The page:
Daniel’s vision speaks powerfully. God is not distant or unmoved or uninvolved. Quite the opposite. God is active in human history and his kingdom will come. Guaranteed.

            How do we know that? We go back to ch 10 – and then next week forward to ch 12 for a wrap-up. Ch 10 tells us how this revelation comes to Daniel.

            It is a revelation which comes to Daniel in a vision, v1, and its message is true. It concerns a great war, meaning the tribulation of God’s people, fresh from 70- years in exile, is not yet ended. It sends Daniel into mourning. And he mourns for 3 weeks before the vision is explained to him. Strange. Previously the explanation came quickly. Not this time.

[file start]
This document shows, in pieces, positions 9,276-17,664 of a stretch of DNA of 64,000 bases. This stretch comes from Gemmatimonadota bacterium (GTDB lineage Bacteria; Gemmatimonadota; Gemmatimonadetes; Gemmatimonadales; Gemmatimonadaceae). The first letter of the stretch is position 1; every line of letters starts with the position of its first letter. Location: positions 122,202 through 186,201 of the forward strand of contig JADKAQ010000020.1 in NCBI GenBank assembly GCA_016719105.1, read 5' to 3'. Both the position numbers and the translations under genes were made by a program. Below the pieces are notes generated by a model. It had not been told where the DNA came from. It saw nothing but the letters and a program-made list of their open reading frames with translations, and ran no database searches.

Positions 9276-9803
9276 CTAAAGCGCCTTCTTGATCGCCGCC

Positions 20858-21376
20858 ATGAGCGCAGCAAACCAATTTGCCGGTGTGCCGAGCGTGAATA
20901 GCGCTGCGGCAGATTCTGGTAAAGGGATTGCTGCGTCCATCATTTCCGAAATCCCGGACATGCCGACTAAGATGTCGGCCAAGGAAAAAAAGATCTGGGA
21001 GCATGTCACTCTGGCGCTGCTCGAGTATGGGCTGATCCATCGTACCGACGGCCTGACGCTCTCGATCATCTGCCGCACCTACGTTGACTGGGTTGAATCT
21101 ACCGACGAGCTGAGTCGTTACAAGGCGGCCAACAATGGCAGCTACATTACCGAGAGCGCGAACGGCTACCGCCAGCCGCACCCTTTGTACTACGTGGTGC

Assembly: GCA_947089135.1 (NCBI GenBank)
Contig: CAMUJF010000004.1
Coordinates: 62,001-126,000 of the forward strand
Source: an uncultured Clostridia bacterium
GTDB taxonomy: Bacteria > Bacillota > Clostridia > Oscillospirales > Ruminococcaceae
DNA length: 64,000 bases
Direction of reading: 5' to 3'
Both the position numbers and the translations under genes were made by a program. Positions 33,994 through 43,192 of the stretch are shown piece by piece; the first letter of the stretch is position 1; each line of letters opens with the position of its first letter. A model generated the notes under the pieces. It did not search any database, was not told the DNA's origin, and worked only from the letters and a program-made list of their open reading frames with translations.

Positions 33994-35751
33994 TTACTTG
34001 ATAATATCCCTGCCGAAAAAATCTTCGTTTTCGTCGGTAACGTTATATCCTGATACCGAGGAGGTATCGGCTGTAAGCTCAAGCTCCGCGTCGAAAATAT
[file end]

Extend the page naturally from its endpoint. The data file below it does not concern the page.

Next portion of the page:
But v4 – on the 24th day of the month he sees someone. And as you read it it almost sounds like a vision of God himself, such as Ezekiel had. Not dissimilar in some ways from what happened to the apostle Paul on the Damascus Rd. Ye this person was sent to him – v11-  so presumably is not God. But God has heard Daniel’s prayers, since that very first day. What a great encouragement to pray.

            So why the 3 week wait? Things have been happening in heaven which have delayed this messenger. The prince of Persia, I take it as a spiritual being representing Persia in the heavenly realms, has resisted this messenger for 21 days, until Michael came to help.